Differential neural responses to food images in women with bulimia versus anorexia nervosa.

Department of Neuroscience, Uppsala University, Uppsala, Sweden.
PLoS ONE (Impact Factor: 3.53). 01/2011; 6(7):e22259. DOI: 10.1371/journal.pone.0022259
Source: PubMed

ABSTRACT Previous fMRI studies show that women with eating disorders (ED) have differential neural activation to viewing food images. However, despite clinical differences in their responses to food, differential neural activation to thinking about eating food, between women with anorexia nervosa (AN) and bulimia nervosa (BN) is not known.
We compare 50 women (8 with BN, 18 with AN and 24 age-matched healthy controls [HC]) while they view food images during functional Magnetic Resonance Imaging (fMRI).
In response to food (vs non-food) images, women with BN showed greater neural activation in the visual cortex, right dorsolateral prefrontal cortex, right insular cortex and precentral gyrus, women with AN showed greater activation in the right dorsolateral prefrontal cortex, cerebellum and right precuneus. HC women activated the cerebellum, right insular cortex, right medial temporal lobe and left caudate. Direct comparisons revealed that compared to HC, the BN group showed relative deactivation in the bilateral superior temporal gyrus/insula, and visual cortex, and compared to AN had relative deactivation in the parietal lobe and dorsal posterior cingulate cortex, but greater activation in the caudate, superior temporal gyrus, right insula and supplementary motor area.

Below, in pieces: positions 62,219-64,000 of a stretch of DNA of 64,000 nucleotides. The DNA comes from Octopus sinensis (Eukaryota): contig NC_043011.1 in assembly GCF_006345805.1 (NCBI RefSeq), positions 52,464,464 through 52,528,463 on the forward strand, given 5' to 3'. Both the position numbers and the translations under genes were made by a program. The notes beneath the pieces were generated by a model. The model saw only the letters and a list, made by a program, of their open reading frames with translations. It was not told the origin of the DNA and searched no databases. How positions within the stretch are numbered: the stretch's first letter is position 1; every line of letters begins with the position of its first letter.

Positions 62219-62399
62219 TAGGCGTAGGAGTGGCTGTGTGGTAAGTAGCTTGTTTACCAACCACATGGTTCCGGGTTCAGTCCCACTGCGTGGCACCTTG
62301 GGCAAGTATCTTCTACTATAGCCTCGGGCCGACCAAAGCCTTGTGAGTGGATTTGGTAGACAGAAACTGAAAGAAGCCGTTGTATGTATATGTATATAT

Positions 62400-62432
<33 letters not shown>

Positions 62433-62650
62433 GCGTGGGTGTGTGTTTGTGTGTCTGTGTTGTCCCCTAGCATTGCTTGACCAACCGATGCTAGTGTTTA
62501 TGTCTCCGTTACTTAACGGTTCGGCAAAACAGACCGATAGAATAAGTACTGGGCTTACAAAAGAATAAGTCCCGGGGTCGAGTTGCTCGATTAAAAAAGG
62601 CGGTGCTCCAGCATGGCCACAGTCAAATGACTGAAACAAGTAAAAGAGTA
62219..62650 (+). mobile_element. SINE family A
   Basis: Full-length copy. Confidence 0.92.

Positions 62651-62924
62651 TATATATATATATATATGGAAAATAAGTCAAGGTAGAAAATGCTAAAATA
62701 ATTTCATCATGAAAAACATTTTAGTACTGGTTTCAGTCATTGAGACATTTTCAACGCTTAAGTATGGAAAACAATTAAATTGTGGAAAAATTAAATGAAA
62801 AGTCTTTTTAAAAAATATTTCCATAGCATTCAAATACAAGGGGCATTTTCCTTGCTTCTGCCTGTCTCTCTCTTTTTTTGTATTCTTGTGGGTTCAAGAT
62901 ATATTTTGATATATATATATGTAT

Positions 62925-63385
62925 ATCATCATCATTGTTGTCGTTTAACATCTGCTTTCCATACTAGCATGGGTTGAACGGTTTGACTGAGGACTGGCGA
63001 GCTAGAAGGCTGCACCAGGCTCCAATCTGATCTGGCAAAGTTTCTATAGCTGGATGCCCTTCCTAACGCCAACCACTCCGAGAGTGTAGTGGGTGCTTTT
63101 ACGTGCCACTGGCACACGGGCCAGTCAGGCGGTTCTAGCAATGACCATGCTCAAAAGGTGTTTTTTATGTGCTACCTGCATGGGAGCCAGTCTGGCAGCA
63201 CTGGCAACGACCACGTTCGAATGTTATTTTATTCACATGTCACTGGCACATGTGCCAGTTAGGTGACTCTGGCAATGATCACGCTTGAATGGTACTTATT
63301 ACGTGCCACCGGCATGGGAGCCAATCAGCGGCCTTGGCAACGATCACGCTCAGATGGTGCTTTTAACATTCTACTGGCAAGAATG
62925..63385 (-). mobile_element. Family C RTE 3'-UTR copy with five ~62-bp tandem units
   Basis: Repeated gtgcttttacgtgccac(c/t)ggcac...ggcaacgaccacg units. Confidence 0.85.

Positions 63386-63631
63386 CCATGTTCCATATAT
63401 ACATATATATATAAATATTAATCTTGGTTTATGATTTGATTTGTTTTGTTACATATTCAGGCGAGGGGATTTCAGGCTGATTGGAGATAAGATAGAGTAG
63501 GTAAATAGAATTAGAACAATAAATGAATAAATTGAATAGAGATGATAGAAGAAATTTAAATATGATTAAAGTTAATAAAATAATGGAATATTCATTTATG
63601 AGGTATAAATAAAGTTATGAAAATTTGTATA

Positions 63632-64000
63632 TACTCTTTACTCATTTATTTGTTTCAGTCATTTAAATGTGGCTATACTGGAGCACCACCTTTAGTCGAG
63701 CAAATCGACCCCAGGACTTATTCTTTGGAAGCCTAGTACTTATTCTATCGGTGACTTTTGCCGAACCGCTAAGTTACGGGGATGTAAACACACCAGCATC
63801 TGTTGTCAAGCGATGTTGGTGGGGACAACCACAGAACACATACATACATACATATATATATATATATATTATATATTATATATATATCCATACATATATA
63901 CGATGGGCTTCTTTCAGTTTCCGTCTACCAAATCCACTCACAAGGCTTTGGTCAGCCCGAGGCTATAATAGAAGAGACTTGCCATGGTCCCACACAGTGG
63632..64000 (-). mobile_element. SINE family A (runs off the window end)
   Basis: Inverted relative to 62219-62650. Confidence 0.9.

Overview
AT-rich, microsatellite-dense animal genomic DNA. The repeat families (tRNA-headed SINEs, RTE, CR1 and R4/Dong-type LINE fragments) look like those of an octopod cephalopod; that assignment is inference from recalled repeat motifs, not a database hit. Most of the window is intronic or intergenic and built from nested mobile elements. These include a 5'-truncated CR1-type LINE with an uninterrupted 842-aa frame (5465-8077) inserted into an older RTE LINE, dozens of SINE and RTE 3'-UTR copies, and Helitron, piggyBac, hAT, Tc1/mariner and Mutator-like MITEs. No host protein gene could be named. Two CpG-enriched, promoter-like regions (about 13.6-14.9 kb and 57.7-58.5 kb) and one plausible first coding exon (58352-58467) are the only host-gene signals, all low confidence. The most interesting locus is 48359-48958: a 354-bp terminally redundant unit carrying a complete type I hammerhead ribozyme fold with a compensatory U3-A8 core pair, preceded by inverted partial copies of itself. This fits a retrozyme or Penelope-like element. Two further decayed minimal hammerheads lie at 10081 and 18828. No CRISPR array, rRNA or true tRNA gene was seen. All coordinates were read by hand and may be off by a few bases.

Women with AN and BN activate top-down cognitive control in response to food images, yet women with BN have increased activation in reward and somatosensory regions, which might impinge on cognitive control over food consumption and binge eating.

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